Be still, my soul, Jehovah loveth thee!

  Fret not, nor murmur at thy weary lot; 

Though dark and lone thy journey seems to be, 

  Be sure that thou art ne'er by Him forgot. 

He ever loves; then trust Him, trust Him still: 

Let all thy care be this—the doing of His will. 


Thy hand in His, like fondest, happiest child, 

  Place thou, nor draw it for a moment thence; 

Walk thou with Him, a Father reconciled,

Till in His own good time He calls thee hence.

Walk with Him now ; so shall thy way be bright,

And all thy soul be filled with His most glorious light.


Take courage, faint not, though the foe be strong, 

  Christ is thy strength! He fighteth on thy side: 

Swift be thy race; remember, 'tis not long, 

  The goal is near; the prize He will provide: 

And then from earthly toil thou restest ever;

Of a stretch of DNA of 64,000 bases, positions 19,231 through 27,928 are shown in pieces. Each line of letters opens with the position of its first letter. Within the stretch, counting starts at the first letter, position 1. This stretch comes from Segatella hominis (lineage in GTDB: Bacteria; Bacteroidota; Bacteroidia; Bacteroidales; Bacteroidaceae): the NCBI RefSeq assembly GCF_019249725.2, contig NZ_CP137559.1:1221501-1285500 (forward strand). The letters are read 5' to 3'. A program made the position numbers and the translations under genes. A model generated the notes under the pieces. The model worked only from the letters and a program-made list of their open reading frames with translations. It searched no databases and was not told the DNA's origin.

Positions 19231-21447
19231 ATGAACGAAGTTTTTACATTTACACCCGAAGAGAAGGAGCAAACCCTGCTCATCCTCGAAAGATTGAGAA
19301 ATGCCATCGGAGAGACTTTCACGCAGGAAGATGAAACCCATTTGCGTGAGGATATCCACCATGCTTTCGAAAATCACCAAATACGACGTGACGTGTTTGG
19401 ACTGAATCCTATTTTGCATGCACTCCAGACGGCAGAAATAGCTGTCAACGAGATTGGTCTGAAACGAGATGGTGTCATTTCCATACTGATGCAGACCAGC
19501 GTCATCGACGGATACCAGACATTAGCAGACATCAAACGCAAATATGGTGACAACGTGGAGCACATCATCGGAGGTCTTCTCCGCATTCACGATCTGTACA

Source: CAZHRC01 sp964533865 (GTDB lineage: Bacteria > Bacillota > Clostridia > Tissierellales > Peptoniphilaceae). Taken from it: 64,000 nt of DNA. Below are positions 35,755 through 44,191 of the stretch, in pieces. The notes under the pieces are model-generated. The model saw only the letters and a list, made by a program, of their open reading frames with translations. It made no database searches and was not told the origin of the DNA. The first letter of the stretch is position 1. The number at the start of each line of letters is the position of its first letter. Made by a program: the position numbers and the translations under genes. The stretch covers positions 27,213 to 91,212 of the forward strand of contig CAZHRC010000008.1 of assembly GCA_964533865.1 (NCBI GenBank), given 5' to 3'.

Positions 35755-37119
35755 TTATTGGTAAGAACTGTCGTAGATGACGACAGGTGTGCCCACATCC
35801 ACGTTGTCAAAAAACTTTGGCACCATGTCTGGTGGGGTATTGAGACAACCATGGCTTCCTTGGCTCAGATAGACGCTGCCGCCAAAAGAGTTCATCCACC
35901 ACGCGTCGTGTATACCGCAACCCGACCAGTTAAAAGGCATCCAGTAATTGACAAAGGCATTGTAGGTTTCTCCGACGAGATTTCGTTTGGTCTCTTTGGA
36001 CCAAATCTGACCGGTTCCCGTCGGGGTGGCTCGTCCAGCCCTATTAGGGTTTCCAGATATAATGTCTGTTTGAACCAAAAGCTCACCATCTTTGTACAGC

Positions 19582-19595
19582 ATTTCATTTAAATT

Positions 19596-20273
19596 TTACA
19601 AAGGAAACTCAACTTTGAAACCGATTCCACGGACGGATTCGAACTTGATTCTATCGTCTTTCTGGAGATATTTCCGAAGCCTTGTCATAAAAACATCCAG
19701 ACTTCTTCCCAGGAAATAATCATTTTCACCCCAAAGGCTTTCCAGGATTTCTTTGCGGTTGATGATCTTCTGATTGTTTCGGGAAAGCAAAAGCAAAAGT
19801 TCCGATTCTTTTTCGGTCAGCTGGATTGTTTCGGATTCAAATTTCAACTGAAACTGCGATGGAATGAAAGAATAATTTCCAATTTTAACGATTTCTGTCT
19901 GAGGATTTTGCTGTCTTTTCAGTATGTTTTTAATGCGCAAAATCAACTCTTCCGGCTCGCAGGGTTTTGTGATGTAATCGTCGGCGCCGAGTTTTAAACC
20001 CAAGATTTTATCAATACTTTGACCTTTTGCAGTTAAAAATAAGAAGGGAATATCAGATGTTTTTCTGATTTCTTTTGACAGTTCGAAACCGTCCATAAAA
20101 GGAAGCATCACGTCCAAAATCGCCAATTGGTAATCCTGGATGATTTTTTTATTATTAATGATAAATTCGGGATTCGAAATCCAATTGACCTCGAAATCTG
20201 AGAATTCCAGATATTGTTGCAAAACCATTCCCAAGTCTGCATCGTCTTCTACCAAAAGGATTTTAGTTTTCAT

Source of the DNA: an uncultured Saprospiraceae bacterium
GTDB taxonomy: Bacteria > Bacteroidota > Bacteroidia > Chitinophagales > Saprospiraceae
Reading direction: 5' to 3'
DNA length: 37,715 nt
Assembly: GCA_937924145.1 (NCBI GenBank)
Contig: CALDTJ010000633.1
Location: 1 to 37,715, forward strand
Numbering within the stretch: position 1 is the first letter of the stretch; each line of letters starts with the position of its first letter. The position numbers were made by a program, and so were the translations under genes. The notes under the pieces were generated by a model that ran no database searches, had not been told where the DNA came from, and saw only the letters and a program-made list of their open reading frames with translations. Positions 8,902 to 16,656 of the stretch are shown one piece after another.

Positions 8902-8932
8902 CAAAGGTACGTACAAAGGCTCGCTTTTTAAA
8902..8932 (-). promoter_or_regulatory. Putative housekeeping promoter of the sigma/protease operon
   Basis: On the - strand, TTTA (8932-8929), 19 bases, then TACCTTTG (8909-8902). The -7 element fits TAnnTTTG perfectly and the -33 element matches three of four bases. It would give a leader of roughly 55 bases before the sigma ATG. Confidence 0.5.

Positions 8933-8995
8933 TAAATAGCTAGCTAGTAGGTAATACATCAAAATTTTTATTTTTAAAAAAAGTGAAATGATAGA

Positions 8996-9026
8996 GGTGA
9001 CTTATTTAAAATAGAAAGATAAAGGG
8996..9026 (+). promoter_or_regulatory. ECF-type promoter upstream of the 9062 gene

Never again to toil, or fight, or fear—oh! never.


He comes with His reward: 'tis just at hand;

 He comes in glory to His promised throne. 

My soul, rejoice! ere long thy feet shall stand 

  Within the city of the Blessed One. 

Thy perils past, thy heritage secure, 

Thy tears all wiped away, thy joy for ever sure!


There is a wonderful hush in the first line of this hymn. It is like a great hand, very tender, very loving, and very strong, firmly laid upon a fluttering heart; one of those lines which, once felt and appropriated, are our own for ever, never losing their first power.


The well-known hymn beginning—